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Erythropoietin Abuse Among Athletes Can Lead to Vascular Problems
Erythropoietin abuse has been an ongoing problem in several sports. Now, a study from the Zurich Center for Integrative Human Physiology has found a link between erythropoietin abuse and vascular problems. Athletes are putting their lives at risk by taking this drug to enhance their performance.
Erythropoietin (EPO) is a hormone that is naturally found in the body. It is involved in red blood cell production and secreted from the kidneys. Through recombinant DNA technology, a synthetic version of this hormone is available for treatment of several disorders. It is usually prescribed for people who are suffering from anemia. However, athletes have been abusing this drug for decades to improve their performance.
Abuse in Sports
Erythropoietin is popular in skiing, cycling, running and other sports. Athletes use the synthetic version of the hormone to increase their red blood cell production, so more oxygen can be carried in the body. It is a simple way to improve endurance without spending extra time on training. Multiple detection tests have been created to stop the illegal use of erythropoietin by athletes.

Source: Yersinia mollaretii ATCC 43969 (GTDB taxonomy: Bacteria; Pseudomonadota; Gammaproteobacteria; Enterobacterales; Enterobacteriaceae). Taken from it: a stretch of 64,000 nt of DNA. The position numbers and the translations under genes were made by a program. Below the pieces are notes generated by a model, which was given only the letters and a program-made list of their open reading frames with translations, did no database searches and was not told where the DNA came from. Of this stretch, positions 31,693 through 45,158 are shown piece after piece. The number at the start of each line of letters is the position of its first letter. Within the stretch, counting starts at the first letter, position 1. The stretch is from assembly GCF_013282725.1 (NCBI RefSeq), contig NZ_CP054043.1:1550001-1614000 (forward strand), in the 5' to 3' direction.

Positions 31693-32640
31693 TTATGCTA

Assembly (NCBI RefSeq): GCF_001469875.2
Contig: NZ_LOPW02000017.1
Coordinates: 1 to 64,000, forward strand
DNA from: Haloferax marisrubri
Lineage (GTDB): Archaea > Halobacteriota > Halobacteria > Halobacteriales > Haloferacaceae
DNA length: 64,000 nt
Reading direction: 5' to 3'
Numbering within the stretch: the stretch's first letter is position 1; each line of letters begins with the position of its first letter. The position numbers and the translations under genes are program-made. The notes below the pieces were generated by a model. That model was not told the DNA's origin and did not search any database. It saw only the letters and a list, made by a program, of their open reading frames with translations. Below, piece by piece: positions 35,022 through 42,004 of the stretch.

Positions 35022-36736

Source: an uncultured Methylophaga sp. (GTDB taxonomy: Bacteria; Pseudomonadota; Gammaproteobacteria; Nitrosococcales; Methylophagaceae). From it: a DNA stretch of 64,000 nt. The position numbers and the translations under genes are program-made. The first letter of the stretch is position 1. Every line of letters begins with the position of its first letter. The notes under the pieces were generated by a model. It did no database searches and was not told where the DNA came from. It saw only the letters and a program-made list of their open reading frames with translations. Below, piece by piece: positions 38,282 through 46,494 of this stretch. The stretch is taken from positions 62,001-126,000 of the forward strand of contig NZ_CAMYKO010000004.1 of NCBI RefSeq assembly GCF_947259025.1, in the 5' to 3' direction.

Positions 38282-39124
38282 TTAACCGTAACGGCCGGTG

Problems with EPO
If it is administered to patients suffering from a disorder that affects their red blood cell production, then erythropoietin problems tend to be limited. However, healthy athletes seeking a way to boost their performance can encounter serious complications from using this drug. EPO has been linked to the deaths of several cyclists who suffered from heart attacks.
Researchers were previously aware that erythropoietin abuse could cause strokes and heart attacks. A new study from the Zurich Center for Integrative Human Physiology has found a link between erythropoietin and vascular problems. In addition to the heart problems that can develop with the abuse of the synthetic hormone, it can lead to blood vessel problems in the brain.
The research indicates that erythropoietin abuse can affect blood pressure and constrict blood vessels. This dangerous combination can lead to the death of athletes who are taking EPO to improve their endurance. If an athlete is taking more than one drug to enhance performance, it can be even more dangerous. The Zurich Center for Integrative Human Physiology is encouraging more research on this topic.
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Lana has a B.S. degree in Biology and Chemistry. She is an avid athlete, youth coach and follows several sports. Follow @Lana_Bandoim on Twitter.
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